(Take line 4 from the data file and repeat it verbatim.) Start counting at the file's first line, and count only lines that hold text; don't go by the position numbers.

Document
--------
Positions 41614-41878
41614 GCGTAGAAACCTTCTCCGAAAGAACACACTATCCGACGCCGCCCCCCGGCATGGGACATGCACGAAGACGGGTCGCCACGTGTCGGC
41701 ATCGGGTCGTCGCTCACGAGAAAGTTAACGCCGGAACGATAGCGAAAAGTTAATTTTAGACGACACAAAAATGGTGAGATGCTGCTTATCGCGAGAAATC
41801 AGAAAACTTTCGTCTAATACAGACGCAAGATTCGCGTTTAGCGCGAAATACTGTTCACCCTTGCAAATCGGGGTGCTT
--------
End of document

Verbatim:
41801 AGAAAACTTTCGTCTAATACAGACGCAAGATTCGCGTTTAGCGCGAAATACTGTTCACCCTTGCAAATCGGGGTGCTT